References in classic literature ?
Her aunt was no very methodical narrator, but with the help of some letters to and from Sir Thomas, and what she already knew herself, and could reasonably combine, she was soon able to understand quite as much as she wished of the circumstances attending the story.
Very slight; but I, staring at the narrator after the manner of all simple souls, noticed it; the twitch of a pain which surely must have been mental.
An editor might have corrected "Wickliffe's 'Epigoniad' " to "Wilkie's 'Epigoniad'," but is unlikely to have added "Tuckerman's 'Sicily' " to the list of books read by the narrator.
You don't seem," I said to the narrator, "to be very fond of the Exmoor pedigree.
The remark, singular for a dairy-yard, was murmured by the voice behind the dun cow; but as nobody understood the reference no notice was taken, except that the narrator seemed to think it might imply scepticism as to his tale.
Our dazzling narrator persuaded his hearers that, after this trip, many others still more wonderful would be undertaken.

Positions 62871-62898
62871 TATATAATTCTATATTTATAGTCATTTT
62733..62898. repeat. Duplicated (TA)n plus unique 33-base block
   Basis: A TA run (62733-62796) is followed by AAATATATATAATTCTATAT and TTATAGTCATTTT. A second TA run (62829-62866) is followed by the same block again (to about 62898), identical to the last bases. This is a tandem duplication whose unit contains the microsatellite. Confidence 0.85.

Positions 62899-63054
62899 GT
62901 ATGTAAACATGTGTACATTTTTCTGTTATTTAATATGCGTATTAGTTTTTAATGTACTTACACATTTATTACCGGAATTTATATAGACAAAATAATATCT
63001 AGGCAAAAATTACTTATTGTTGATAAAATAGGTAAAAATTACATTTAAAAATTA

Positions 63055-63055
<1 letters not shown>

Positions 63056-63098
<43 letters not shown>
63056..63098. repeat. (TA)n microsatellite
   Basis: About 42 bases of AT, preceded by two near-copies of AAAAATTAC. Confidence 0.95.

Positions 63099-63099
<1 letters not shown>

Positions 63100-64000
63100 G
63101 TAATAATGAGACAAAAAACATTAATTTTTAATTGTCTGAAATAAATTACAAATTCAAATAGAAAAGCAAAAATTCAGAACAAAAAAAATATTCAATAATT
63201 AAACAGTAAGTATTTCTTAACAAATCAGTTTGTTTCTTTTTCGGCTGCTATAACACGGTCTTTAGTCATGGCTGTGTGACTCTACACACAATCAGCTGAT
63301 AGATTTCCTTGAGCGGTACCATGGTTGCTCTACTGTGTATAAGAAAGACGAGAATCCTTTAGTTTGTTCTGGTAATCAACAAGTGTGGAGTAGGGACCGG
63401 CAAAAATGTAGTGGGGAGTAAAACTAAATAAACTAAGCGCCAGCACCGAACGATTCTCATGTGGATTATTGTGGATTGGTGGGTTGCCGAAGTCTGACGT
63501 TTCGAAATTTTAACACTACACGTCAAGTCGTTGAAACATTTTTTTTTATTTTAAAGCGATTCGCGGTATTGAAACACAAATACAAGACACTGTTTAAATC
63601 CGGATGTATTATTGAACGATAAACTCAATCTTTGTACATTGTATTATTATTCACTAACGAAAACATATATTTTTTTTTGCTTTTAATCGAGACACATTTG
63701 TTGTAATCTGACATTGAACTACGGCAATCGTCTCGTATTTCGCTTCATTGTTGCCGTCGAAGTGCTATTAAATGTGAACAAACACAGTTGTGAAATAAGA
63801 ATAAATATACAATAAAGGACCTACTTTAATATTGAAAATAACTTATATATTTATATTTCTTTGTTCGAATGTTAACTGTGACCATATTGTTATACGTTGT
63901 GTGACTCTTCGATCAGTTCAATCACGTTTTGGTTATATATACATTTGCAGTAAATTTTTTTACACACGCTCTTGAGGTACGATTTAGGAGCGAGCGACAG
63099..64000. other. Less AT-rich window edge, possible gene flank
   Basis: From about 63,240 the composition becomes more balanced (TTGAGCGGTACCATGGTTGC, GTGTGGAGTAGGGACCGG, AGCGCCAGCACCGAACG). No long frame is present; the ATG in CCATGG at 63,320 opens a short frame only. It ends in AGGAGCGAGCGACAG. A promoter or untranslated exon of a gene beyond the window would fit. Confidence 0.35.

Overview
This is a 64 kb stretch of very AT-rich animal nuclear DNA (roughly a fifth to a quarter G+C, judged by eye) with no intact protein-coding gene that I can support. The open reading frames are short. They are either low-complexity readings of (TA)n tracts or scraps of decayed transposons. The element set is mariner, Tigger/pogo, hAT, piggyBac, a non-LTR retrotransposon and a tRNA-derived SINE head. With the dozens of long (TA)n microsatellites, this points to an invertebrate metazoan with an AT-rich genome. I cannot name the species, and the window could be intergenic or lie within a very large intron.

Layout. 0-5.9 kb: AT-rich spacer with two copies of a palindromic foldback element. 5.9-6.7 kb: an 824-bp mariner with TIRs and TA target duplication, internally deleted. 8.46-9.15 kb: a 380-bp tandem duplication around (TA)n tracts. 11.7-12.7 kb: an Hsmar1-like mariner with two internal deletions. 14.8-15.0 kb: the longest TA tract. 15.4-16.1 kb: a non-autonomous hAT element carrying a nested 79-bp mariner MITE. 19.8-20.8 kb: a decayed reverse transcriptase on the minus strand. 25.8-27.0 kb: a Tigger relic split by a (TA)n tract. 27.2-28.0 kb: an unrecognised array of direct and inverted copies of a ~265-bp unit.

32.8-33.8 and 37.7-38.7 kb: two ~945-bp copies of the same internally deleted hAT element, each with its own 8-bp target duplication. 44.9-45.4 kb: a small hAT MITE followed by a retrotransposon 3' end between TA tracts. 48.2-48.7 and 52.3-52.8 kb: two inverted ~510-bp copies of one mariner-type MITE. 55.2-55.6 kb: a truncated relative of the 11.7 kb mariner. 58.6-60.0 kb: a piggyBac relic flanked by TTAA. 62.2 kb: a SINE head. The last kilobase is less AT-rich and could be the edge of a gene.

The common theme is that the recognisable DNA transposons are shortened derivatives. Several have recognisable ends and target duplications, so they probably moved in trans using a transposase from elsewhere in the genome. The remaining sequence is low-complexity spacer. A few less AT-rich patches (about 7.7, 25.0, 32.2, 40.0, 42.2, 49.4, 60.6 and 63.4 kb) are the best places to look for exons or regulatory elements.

This faithful but unpretending record of a remarkable adventure is hereby respectfully dedicated by the narrator,
I may credit the seductive influence of an old vintage upon the narrator for the beginning of it, and my own skeptical incredulity during the days that followed for the balance of the strange tale.
Why no, my dear fellow," said the astonished narrator, shrugging his shoulders.
The chief objection to them is, that the diligent narrator may lack space, or (what is often the same thing) may not be able to think of them with any degree of particularity, though he may have a philosophical confidence that if known they would be illustrative.
It is forty years afterwards that the narrator, now a man of letters in Paris, writes to his old friend, with tidings of Justin and Norine:--
That was the story, and they were as pleased with it as the fair narrator herself.